How to term those words which are not by default English but are added over time?

Consider for example Google. Is it an English word now? Or is it just a usage?

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    Am I the only one who thinks this would be an interesting ELU question? It isn't necessarily off topic here, but I think it would get interesting answers there. This is sort-of an etymology question; not quite, but still, I think the ELU audience might appreciate this one. I'll wait and see what others think, so please let me know!
    – WendiKidd
    Commented Sep 6, 2013 at 14:28
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    @WendiKidd Also, ELU will just say we've seen this before. Commented Sep 6, 2013 at 16:37
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    Since it's a lexeme that is widely used and understood, it's not really meaningful to say that google is "not a word", but people do it anyway. You may be interested in reading a Language Log post titled Not a Word! by Arnold Zwicky.
    – user230
    Commented Sep 6, 2013 at 17:33
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    I realize that the question's title doesn't do it any favors in this regard, but people seem to be missing the part of this question where Vijaya asks what to call these sorts of words. Commented Sep 6, 2013 at 21:40
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5 Answers 5


Use of the word “google” to mean “perform an Internet-based search (for)” is an example of genericization.

Wikipedia has a list of terms that have entered the language this way. Some may surprise you.

Wikipedia also has a helpful page on the topic, which includes commentary on the phenomenon itself.

If you're looking for a more general term that covers words entering the language that are not necessarily trademarks, I recommend neologism.


"How to term those words which are not by default English but added by time?"

That seems to me difficult to answer since all English words were not by default, but added in time. You may consider, depending on context, terms such as neologism, loanword or calque.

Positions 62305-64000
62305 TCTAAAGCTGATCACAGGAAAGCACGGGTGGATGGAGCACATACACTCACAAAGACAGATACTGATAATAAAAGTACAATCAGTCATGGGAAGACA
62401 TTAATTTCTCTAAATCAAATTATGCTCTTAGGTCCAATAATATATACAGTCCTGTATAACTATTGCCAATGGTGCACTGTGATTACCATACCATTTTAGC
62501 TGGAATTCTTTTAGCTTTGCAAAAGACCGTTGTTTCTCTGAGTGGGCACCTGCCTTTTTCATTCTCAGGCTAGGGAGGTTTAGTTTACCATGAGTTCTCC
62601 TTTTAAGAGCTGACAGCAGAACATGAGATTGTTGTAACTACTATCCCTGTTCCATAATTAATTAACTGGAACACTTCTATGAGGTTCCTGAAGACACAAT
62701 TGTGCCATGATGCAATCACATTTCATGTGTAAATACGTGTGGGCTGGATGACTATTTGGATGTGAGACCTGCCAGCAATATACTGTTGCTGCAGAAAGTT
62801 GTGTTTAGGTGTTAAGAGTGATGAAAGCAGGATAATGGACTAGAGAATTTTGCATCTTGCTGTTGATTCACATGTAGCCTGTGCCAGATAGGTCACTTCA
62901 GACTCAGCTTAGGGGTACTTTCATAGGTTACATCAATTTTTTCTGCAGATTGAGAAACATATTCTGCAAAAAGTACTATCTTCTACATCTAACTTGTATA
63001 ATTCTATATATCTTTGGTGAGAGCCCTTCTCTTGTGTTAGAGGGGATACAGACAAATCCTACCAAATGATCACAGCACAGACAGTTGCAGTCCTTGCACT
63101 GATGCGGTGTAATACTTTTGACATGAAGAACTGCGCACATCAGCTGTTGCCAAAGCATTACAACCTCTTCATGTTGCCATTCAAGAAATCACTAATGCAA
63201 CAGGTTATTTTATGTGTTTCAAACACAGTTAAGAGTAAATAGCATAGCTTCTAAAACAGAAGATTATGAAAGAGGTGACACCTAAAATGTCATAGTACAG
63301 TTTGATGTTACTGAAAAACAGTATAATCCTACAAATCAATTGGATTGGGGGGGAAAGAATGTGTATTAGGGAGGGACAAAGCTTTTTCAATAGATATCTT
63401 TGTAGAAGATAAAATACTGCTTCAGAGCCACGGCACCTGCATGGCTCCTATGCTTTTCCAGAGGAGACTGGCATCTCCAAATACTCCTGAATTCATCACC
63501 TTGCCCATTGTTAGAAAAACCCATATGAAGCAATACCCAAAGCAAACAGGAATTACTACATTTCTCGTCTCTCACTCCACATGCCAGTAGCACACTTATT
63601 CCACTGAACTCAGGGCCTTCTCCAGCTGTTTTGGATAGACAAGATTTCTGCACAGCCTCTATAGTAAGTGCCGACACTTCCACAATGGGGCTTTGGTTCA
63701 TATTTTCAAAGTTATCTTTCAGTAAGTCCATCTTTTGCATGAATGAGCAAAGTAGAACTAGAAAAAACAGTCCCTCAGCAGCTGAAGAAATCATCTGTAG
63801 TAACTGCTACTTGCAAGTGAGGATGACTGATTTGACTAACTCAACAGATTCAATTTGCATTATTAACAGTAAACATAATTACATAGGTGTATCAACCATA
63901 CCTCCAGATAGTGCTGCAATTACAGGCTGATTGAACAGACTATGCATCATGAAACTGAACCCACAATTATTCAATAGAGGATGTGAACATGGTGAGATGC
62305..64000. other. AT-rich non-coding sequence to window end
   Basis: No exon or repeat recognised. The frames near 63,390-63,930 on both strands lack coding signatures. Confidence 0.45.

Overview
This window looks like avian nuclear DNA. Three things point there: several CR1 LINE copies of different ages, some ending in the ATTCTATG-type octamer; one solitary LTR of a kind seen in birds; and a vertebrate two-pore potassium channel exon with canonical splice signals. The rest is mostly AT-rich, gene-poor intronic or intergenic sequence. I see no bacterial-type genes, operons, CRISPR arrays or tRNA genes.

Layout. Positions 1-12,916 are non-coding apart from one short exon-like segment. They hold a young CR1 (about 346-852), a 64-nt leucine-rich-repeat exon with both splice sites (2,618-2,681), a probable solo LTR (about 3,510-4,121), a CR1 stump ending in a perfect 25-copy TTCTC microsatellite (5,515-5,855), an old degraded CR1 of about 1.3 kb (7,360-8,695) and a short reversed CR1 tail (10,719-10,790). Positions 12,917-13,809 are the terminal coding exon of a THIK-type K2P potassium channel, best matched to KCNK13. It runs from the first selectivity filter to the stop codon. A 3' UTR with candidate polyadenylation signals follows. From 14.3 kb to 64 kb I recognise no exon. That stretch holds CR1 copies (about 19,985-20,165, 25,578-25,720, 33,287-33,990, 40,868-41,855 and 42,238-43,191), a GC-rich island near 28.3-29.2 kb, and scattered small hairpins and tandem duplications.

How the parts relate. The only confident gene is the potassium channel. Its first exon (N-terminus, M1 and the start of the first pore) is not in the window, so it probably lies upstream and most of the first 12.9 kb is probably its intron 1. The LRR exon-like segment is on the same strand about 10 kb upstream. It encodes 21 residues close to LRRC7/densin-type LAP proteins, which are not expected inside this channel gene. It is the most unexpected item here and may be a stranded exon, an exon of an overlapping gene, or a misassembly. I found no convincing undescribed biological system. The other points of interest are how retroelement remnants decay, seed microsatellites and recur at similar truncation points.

As for Google, this is a type of trademark name that became a common word. Other such examples are: cornflake (from Cornflakes@), tabloid, zipper, aspirin, escalator, jacuzzi, ping-pong, and one of the most-known, xerox.[1]


Whilst a lot of the other answers to this question seem to be focusing on whether google has entered the dictionary, to me that sounds like a question for ELU.

My (ELL) take on it is that it is a word - regardless of whether a dictionary believes it to be so - meaning to "search the web (esp. using the Google web-search product)" because native speakers use it for that purpose.

Whether or not it is in a dictionary is somewhat besides the point. It is well understood, routinely used and widely accepted word in everyday ordinary English.

It is certainly very informal, so I'd avoid using it in essays and graded assignments, or in formal letters and emails. And I'd avoid using it in books and marketing material too, since Google is a trademarked term.

But yes, for all intents and purposes, google is a perfectly valid word, used and understood by native English speakers:

Let me just google that for you.

I'm not sure. I'll google it.

Of course I know that zebras aren't just stripy horses! I googled "zebras" earlier, and it said they were entirely different species!

  • While unusual, I find this an interesting answer in the part in which you say that 'google' is a word 'regardless of whether a dictionary believes it to be so', +1.
    – user114
    Commented Sep 6, 2013 at 21:36
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    @Carlo_R. IMO, in English, words are defined by usage, and the dictionary is merely a reflection of that usage. It lags behind real usage in terms of having words that nobody uses (e.g. "Ax" has not been used as variant spelling of "axe" anywhere outside of Scrabble for quite some time), and a number of words that are in common use (such as "google", "email", "lol", "lmfao", "txtspeak", "lolcat") and so on, are usually added to the dictionary quite a long time after they are used really quite widely in the native English speaking world as if they were "proper" words.
    – Matt
    Commented Sep 6, 2013 at 21:49

As per the Merriam-Webster Dictionary, google is a transitive verb. It is a word rather than just a usage.


"Verbing" is what happens when a noun or adjective starts to be used as a verb.

"Genericizing" or "genericization" is what happens when a trademark (such as "Google") starts to be used as an ordinary word (such as "googling"). Usually the trademark is capitalized, and usually the genericized word is not capitalized. Also, most trademarks do not take prefixes or suffixes (other than using a plural suffix to talk about more than one instance of the trademarked item), but genericized words do.

"Coinage" or "coining" is what happens when someone makes up a new word (or phrase) and starts using it. The new word or phrase is a "neologism".

"Borrowing" is what happens when a foreign language word becomes an English language word.

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